WHO experts to arrive Thursday in China to probe for virus origin

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World Health Organization Experts are arriving in China during this week in order to conduct an investigation for the Covid-19’s origin. They are expected to arrive this Thursday and then proceed to meet the National Health Commission, China’s WHO alternative.

It was not made clear if the experts would travel to Wuhan, the central Chinese city where the virus originated in late 2019. This visit has been long under negotiations and has experienced multiple delays with the WHO Director-General Tedros Ghebreyesus being on the record for being disappointed due to it. 

China’s Foreign Ministry spokesperson, Zhao Lijian has said that China approved the visit after both sides called it an opportunity to “exchange views with Chinese scientists and medical experts on scientific cooperation on the tracing of the origin of the new coronavirus.” he continues on, “Along with continuous changes in the epidemic situation, our knowledge of the virus deepens, and more early cases are discovered,” he also added that the origin likely involved “multiple countries and localities.”

An Associated Press investigation has found that the Chinese government has been clamping down local research on the virus’ origins, as well as encouraging the Chinese press to report on the virus allegedly originating outside of China. 

Due to the investigation, it was made clear that China’s government is handing out thousands of dollars to scientists researching the virus’ origins in southern China, all the while monitoring their findings and forcing the researchers to not publish any research data unless it was approved by the government. All these were done by a new task force that is managed by China’s Cabinet, under the direct order of President Xi Jinping.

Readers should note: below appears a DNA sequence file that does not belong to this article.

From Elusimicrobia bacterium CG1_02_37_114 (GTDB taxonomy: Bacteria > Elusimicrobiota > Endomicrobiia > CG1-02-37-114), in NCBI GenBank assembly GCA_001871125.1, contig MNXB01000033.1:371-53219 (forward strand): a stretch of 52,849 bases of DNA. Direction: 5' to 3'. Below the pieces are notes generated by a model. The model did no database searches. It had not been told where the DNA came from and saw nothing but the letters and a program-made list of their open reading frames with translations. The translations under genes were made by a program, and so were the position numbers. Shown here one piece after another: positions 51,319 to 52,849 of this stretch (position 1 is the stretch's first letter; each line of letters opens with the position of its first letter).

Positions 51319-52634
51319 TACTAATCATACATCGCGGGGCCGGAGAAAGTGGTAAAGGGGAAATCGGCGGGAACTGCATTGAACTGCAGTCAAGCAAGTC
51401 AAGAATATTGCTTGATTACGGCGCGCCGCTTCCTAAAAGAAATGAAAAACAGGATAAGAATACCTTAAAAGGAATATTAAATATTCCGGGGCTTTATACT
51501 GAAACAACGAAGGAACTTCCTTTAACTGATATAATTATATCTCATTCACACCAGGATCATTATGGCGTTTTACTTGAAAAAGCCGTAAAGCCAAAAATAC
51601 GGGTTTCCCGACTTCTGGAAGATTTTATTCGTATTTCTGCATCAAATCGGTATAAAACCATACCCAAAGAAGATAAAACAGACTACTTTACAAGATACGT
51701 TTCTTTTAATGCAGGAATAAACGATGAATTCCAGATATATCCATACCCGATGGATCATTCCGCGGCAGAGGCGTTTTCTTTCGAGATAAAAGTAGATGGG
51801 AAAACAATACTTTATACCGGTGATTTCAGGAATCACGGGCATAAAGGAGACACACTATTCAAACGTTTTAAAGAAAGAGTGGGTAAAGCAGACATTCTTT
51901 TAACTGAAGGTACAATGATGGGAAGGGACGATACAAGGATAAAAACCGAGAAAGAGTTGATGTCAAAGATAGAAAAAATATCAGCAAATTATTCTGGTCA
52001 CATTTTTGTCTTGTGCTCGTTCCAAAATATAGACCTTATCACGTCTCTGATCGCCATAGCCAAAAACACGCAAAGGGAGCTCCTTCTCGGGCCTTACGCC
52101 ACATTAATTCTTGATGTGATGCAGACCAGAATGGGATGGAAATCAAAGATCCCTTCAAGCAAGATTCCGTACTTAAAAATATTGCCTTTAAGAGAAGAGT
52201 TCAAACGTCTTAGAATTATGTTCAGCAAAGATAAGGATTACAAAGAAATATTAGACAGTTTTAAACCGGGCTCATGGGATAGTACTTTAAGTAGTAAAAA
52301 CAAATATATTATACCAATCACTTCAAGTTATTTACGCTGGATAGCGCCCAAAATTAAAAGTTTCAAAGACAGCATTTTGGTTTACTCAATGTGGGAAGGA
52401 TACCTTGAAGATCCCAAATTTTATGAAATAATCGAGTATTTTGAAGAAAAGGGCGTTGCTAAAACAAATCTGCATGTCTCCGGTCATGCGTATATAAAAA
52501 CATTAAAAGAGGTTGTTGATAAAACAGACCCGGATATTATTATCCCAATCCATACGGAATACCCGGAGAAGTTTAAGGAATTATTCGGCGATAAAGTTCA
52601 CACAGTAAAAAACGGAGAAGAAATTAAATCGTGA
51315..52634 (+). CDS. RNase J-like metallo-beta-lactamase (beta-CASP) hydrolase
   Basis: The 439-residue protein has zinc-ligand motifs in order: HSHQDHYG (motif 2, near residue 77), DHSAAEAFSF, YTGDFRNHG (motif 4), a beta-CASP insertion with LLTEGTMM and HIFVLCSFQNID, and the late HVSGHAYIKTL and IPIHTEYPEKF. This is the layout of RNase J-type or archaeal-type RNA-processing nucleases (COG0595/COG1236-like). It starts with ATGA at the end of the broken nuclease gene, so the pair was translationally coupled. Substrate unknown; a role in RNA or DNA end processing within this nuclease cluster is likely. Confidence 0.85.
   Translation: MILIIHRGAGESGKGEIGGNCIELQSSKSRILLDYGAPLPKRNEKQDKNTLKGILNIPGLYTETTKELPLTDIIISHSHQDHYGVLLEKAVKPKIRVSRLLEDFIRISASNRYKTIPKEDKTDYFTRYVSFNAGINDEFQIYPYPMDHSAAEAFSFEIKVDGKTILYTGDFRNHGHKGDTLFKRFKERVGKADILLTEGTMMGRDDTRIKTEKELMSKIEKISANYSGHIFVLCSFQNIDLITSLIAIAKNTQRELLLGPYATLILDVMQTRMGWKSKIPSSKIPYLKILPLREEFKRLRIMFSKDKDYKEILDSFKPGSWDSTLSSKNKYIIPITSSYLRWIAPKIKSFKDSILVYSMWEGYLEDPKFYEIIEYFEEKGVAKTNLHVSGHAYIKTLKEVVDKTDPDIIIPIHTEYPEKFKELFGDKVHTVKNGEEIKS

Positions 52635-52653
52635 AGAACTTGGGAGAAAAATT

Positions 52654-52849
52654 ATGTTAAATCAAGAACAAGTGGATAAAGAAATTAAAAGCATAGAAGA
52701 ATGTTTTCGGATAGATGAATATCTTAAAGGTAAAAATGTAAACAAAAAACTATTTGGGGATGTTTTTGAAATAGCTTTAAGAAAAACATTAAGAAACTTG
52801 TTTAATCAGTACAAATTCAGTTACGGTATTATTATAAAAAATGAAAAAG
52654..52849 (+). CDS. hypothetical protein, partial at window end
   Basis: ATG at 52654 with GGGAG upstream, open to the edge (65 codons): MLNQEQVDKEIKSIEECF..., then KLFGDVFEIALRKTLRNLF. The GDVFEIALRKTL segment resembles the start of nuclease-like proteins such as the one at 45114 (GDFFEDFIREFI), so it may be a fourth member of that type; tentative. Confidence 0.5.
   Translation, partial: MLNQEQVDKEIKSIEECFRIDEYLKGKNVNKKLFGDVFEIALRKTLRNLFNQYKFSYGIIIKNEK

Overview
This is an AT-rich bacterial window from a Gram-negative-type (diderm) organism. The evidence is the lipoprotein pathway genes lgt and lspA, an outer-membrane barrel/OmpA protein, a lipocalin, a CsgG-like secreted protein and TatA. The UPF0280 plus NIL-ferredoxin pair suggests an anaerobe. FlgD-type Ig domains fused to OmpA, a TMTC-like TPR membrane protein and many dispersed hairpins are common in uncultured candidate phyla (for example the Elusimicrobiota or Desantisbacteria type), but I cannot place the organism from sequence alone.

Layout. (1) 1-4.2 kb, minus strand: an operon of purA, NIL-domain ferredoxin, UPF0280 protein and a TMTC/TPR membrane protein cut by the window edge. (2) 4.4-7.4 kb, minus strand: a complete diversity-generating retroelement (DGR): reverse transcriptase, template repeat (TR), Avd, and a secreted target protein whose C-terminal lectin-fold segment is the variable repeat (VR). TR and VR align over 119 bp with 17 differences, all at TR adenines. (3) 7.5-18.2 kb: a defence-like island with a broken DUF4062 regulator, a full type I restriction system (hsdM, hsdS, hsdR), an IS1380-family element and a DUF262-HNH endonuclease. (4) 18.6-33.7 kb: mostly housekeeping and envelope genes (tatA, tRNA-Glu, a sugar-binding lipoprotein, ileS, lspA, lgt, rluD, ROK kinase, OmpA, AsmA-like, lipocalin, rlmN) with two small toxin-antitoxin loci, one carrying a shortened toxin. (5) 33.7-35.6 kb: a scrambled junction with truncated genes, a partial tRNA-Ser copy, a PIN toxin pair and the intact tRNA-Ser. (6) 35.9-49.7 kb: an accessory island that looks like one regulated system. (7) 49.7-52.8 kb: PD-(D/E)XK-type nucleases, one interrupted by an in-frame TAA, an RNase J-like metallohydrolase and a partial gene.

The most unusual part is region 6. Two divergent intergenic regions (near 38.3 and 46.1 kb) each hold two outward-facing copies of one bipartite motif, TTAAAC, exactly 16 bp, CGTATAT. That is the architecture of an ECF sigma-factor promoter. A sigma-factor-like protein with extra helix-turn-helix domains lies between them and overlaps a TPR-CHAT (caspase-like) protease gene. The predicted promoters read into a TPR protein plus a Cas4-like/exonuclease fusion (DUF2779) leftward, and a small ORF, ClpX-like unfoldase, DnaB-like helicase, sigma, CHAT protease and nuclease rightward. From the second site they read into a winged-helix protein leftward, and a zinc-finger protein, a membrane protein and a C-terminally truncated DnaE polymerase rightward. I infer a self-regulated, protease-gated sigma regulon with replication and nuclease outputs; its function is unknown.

This is also believed to be the primary reason why the warning for the pandemic was delayed, blocking the sharing of information with the WHO and in turn, delaying early testing. The origin of the virus has been speculated ever since its first outbreak, the most popular theory being the virus was most likely carried by bats, which then, in turn, passed it onto an intermediary species that are sold for consumption in traditional Chinese wet markets.

Recently, China has experienced another outbreak of coronavirus, particularly in its northern province of Heibei, close to Beijing. This was observed largely during Monday, where the number of cases suddenly doubled. The government has issued a ban to travel and ordered schools to close a week earlier than anticipated, in order to conduct massive-scale testing. 

In total, China has recorded 87,536 cases of the virus, with 4,634 of those leading to death. Currently, hospitals are treating 673 people for COVID-19, and 506 people are in isolation due to being asymptomatic, officials have reported. This particular outbreak has raised concern due to its proximity to the Chinese capital of Beijing, and those wanting to enter Beijing are made to show their proof of employment and a clean bill of health. 

The Chinese capital has also seen a few new cases, which made authorities lock down select suburban neighborhoods, requiring residents to show negative test results for them to access grocery stores and certain public spaces.